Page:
In Twin Cities Metro-Certified Development Company v. Stewart Title Guaranty Company – N.W. 2d –, 2015 WL 4715064 (Minn. App. 2015) mechanics’ liens took priority over a junior mortgage insured by a lender’s policy of title insurance. The policy excepted from coverage any loss caused by a senior mortgage. The trial court granted summary judgment in favor of the junior mortgagee, finding that it was entitled to coverage because the mechanics’ liens took priority over the junior mortgage. Stewart Title Insurance Company had argued that the evidence in the record showed the senior mortgage consumed all of the property’s equity and therefore the junior mortgagee suffered no loss covered by the policy. Stating that the issue was one of first impression in the state of Minnesota, the court of appeals reversed and remanded the matter back to the trial court for further findings regarding the property’s value. In so doing, the court of appeals held that the junior mortgagee was required to show that its mortgage in fact secured equity in the property in order to show that actual loss occurred under the policy. Eric Nasstrom argued the case at the court of appeals.
Posted on 08/27/2015
Jeffrey Underhill successfully argued for summary judgment on behalf of Green Bay Packaging against claims it violated the Minnesota Drug and Alcohol Testing in Work Place Act (“DATWPA”). In Jones v. Green Bay Packaging, Inc., 2015 WL 4715537 (Minn. App. 2015), the court of appeals affirmed the trial court’s decision. An employee injured on the job tested positive for marijuana. Green Bay Packaging prepared a conditional reinstatement agreement in which it agreed to reinstate the employee if he were assessed for chemical dependency and completed treatment if recommended at one of several providers identified in the conditional reinstatement agreement. The employee requested to be assessed and if needed attend treatment at a provider not initially identified in the conditional reinstatement agreement. Green Bay Packaging approved the request, the employee signed the agreement, and he was assessed at the facility of his choosing. Thereafter, the employee refused to attend outpatient treatment at the facility he chose and instead stated that he wished to attend a different program because it met fewer days each week and was closer to his home. Green Bay Packaging terminated the employee after he refused to attend treatment at the facility he elected. Siding with Green Bay Packaging and agreeing with the trial court’s analysis, the court of appeals held that the plain language of DATWPA required only that Green Bay Packaging give the employee the opportunity to participate in a treatment program, and not the opportunity to participate in additional programs if the program agreed upon was not to the employee’s liking. Further, the court of appeals held that the statute allowed Green Bay Packaging to discharge the employee because he refused to attend or complete the program he chose to attend.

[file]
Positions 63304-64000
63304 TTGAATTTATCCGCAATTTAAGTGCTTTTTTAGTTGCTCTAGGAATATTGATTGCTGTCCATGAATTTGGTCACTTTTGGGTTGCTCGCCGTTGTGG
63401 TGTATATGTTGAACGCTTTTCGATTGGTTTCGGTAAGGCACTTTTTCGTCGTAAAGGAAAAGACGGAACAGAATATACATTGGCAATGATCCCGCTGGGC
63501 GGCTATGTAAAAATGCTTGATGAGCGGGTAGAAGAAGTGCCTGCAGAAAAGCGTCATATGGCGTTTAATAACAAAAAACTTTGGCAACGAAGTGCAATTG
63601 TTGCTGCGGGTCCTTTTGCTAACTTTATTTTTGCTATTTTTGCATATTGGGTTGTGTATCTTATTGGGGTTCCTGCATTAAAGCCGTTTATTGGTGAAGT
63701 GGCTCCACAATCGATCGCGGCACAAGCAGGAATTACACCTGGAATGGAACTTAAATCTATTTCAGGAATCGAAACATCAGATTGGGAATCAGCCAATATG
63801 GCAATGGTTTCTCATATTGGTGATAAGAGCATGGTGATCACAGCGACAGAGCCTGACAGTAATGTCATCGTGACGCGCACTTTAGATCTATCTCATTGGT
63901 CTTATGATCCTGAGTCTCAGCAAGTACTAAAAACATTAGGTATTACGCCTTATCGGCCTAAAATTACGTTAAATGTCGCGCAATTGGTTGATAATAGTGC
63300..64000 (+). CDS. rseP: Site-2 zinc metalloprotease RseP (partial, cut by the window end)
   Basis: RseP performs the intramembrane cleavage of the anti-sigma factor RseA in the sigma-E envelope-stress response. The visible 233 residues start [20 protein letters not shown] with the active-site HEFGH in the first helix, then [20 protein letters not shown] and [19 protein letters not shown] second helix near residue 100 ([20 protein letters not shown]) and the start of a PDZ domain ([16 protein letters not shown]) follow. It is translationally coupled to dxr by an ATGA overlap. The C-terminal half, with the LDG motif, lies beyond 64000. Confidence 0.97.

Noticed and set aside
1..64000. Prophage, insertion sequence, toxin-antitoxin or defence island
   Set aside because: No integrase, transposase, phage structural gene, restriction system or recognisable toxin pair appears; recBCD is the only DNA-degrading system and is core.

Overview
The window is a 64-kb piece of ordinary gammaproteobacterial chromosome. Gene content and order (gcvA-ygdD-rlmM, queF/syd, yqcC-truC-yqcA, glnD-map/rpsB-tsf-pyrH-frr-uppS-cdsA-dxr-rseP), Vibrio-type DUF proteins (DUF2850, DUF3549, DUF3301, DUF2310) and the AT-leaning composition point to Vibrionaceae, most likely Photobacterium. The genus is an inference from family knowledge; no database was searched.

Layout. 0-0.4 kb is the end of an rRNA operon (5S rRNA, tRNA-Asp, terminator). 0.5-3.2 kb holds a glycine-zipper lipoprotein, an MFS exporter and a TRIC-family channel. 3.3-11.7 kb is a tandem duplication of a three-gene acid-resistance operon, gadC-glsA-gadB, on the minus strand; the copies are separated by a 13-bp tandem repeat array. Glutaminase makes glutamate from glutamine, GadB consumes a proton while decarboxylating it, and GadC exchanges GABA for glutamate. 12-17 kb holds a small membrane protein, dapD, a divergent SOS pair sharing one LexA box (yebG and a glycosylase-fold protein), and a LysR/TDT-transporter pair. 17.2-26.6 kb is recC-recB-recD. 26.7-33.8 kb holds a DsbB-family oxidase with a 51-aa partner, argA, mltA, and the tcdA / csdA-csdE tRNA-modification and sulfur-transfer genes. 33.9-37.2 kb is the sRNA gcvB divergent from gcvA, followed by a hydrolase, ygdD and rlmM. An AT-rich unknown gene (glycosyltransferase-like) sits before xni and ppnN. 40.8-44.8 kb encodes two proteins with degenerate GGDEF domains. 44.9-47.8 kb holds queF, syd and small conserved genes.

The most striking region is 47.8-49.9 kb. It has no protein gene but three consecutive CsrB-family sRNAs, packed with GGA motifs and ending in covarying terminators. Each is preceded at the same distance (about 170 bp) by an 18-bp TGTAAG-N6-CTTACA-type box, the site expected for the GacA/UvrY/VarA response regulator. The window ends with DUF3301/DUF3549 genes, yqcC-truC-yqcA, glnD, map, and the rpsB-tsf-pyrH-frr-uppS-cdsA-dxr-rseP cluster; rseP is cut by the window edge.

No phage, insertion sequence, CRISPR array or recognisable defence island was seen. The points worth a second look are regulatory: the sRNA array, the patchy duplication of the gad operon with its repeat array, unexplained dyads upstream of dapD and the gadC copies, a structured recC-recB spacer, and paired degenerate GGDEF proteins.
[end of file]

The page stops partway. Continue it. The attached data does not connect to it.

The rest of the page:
Posted on 08/20/2015
Posted on 08/07/2015
Morrison Sund is proud to announce our attorneys who are recognized on the 2015 Minnesota Super Lawyer® and Rising Star list: Congratulations!
2015 Minnesota Super Lawyer
2015 Rising Stars
Super Lawyers recognizes attorneys who have attained a high-degree of peer recognition and professional achievement. The selection process is not based simply on nominations, that is just a part of the selection process. There are four steps to the nomination, research and selection process for Super Lawyers: 1) Nominations; 2) Evaluation of the Candidate Pool; 3) Peer Evaluation by Practice Area; and 4) Final Selection. For a more detailed description of the selection process go to www.superlawyers.com/selectionprocess.
Posted on 06/16/2015
Ayers, Trapp obtain favorable jury verdict in Eau Claire County Circuit Court involving gas explosion coverage case.
On May 19, 2013, a house exploded in Fall Creek, Wisconsin, due to an LP gas leak, causing considerable damage to nearby properties. The plaintiffs’ neighbors contended their home was structurally damaged from the explosion to the point it had to be replaced and sought the policy limits under defendant insurer’s homeowner’s policy. The case was tried to a 12 member jury in Eau Claire Circuit Court from June 2 through June 5, 2015. The jury returned a verdict favorable to the insurer, finding only nominal damage to the home. For more details, see Court Case No. 14-CV154.